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Floodwater from the Mississippi River rises around a home on June 1 in West Alton, Missouri. Photo: Scott Olson/Getty Images

Unrelenting rains catapulted May to the second-wettest month on record in the U.S., leaving vast tracts of farmlands flooded across the nation's midsection, and jeopardizing this year's corn crop.

The big picture: The May precipitation total for the Lower 48 states was 4.41 inches, which was 1.5 inches above average, according to the National Oceanic and Atmospheric Administration (NOAA). The past 12 months have been the wettest such period on record for the Lower 48 since such records began in 1895, with rains especially concentrated in the Midwest, Plains and Northeast.

  • Rainfall during this period was 37.68 inches, which was 7.73 inches above average for the period, the previous all-time 12-month record was 36.2 inches, set this April.

Context: A combination of heavy rainfall and spring snowmelt has led to record flooding along numerous rivers in the Midwest and Plains, rivaling or exceeding the great floods of the past century, including 1927 and 1993.

Hydroclimate extremes, including droughts and heavy precipitation events, as well as sharp whiplash-like swings between the two, are expected to become more common and severe as the climate continues to warm due to human activities.

  • Kansas, Nebraska and Missouri ranked the wettest May on record, NOAA found, while 7 other states ranked in their top 5 wettest for the month.
  • Already, a statistically robust uptick in heavy precipitation events has been observed in many of the Lower 48 states.
  • This is related to the fact that a warmer atmosphere with warmer oceans can carry more water vapor, which gets wrung out as heavy precipitation during storm events.
  • However, no climate attribution study has been conducted on the heavy rains in May or the past year, limiting how far scientists can go in tying these events to climate change.

Go deeper:

Go deeper

Study: Social media giants failing to remove most antisemitic posts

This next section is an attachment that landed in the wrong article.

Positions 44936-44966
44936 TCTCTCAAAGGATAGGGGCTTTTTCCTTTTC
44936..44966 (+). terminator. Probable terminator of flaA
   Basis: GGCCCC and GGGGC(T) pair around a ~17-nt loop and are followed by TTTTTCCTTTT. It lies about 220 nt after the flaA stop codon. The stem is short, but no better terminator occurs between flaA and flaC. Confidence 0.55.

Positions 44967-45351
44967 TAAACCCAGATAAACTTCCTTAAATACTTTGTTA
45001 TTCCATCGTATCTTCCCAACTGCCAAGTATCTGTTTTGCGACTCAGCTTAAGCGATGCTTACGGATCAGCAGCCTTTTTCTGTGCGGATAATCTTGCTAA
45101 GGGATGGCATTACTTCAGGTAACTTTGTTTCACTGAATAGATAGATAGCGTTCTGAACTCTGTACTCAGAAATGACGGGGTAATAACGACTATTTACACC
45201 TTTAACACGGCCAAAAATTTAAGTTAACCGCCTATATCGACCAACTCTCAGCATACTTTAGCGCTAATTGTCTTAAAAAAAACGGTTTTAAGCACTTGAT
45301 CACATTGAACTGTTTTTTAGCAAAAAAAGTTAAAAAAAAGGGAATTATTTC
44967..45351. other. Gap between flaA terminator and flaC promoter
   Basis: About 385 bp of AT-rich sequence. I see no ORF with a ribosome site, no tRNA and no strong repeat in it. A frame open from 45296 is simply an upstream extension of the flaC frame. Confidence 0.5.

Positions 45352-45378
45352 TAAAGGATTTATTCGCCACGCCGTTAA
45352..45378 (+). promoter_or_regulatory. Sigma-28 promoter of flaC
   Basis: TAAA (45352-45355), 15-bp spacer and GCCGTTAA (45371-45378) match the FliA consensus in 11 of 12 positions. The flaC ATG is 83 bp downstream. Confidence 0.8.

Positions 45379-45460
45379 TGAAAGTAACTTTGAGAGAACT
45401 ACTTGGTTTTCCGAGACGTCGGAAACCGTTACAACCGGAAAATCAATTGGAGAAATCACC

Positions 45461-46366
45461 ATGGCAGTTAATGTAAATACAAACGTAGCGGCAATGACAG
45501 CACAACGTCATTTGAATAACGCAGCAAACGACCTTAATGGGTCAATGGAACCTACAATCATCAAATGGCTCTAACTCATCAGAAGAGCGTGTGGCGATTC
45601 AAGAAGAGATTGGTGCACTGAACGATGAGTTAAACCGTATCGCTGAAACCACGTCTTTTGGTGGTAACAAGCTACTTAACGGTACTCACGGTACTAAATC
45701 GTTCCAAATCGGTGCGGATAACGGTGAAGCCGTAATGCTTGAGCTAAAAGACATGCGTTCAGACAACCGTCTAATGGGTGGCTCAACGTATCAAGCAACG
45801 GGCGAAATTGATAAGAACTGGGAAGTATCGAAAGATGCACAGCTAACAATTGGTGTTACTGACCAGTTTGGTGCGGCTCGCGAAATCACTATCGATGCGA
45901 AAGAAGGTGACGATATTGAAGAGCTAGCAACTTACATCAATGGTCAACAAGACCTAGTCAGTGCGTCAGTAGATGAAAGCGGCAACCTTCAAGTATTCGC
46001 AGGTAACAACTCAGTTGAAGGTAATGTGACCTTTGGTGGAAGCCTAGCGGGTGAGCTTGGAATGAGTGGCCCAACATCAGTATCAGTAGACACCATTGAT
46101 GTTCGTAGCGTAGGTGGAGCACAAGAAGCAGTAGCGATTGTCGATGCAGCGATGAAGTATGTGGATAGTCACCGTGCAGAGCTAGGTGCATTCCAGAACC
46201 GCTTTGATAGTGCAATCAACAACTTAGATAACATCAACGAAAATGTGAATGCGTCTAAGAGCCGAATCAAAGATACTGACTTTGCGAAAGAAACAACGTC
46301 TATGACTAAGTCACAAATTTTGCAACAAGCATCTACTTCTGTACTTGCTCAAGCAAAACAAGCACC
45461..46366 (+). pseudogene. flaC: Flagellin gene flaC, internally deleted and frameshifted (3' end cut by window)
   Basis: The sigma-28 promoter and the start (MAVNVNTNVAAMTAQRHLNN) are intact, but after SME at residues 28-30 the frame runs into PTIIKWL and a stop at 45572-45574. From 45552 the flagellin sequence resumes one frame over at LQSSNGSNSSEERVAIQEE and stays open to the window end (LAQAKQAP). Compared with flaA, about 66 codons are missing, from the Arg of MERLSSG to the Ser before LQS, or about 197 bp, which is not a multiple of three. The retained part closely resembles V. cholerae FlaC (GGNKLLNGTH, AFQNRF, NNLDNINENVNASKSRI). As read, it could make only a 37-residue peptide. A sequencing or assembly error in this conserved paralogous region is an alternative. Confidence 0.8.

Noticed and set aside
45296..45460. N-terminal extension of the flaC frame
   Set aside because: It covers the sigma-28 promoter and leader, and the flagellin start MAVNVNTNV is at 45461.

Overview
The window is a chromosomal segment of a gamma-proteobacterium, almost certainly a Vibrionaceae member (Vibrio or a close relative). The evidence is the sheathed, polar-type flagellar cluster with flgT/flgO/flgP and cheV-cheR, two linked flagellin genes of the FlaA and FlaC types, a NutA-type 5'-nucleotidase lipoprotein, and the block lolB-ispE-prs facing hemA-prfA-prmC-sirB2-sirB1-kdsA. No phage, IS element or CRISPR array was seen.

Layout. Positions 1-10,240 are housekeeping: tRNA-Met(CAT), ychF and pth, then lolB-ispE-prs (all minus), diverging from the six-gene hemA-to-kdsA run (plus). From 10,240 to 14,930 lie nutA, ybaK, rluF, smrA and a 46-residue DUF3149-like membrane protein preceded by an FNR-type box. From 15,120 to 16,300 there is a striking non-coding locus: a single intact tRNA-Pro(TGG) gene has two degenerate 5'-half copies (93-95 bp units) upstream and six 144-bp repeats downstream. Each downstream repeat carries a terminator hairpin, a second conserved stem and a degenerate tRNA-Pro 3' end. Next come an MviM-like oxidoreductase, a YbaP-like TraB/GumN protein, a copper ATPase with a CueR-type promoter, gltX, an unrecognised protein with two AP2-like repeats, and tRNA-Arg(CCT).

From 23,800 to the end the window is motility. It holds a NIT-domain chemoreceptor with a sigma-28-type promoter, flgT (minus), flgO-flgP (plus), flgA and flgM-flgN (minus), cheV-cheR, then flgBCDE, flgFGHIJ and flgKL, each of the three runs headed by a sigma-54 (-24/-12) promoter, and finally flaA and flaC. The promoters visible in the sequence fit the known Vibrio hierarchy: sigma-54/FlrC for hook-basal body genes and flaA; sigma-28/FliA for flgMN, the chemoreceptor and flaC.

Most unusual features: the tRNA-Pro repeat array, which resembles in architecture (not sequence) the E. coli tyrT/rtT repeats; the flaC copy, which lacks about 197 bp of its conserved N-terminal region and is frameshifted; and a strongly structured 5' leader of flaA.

Facebook CEO Mark Zuckerberg speaking virtually during a March House Energy and Commerce Subcommittees hearing on a laptop computer in Tiskilwa, Illinois. Photo: Daniel Acker/Bloomberg via Getty Images

Five social media giants failed to remove 84% of antisemitic posts in May and June — and Facebook performed the worst despite announcing new rules to tackle the problem, a new report finds.

Driving the news: The Center for Countering Digital Hatred (CCDH) notes in its study that it reported 714 posts containing "anti-Jewish hatred" to Facebook, Twitter, Instagram, Youtube and TikTok — which were collectively viewed 7.3 million times. These "clearly violated" company policies, according to the CCDH.

Ina Fried, author of Login
Updated 2 hours ago - Sports

Transgender weightlifter Laurel Hubbard: "It gets better"

New Zealand weightlifter Laurel Hubbard became the first openly transgender woman to compete in the Olympics. Ina Fried/Axios

Laurel Hubbard, speaking to reporters after becoming the first openly transgender woman to compete in the Olympics, on Tuesday expressed gratitude for the opportunity to compete as an athlete and convince transgender people to work through adversity.

What she's saying: "All I have ever really wanted as an athlete is just to be regarded as an athlete," Hubbard, said in response to a question from Axios. "I suppose the thing I have been so grateful here in Tokyo is just being given those opportunities to just go through life as any other athlete."

Amazon may have violated law in Alabama warehouse vote, NLRB says

The Amazon BHM1 fulfillment center in Bessemer, Alabama. Photo: Patrick T. Fallon/AFP via Getty Images

Amazon warehouse workers in Bessemer, Alabama, should hold a new election to determine whether to unionize with the Retail, Wholesale and Department Store Union, the National Labor Relations Board said in a preliminary finding Monday.

Details: The e-commerce giant may have illegally interfered in a mail-in election tallied in April on whether workers at the plant should unionize, per a statement from an NLRB hearing officer assigned to the case. Amazon said it would appeal any ruling stipulating that a second vote should take place.

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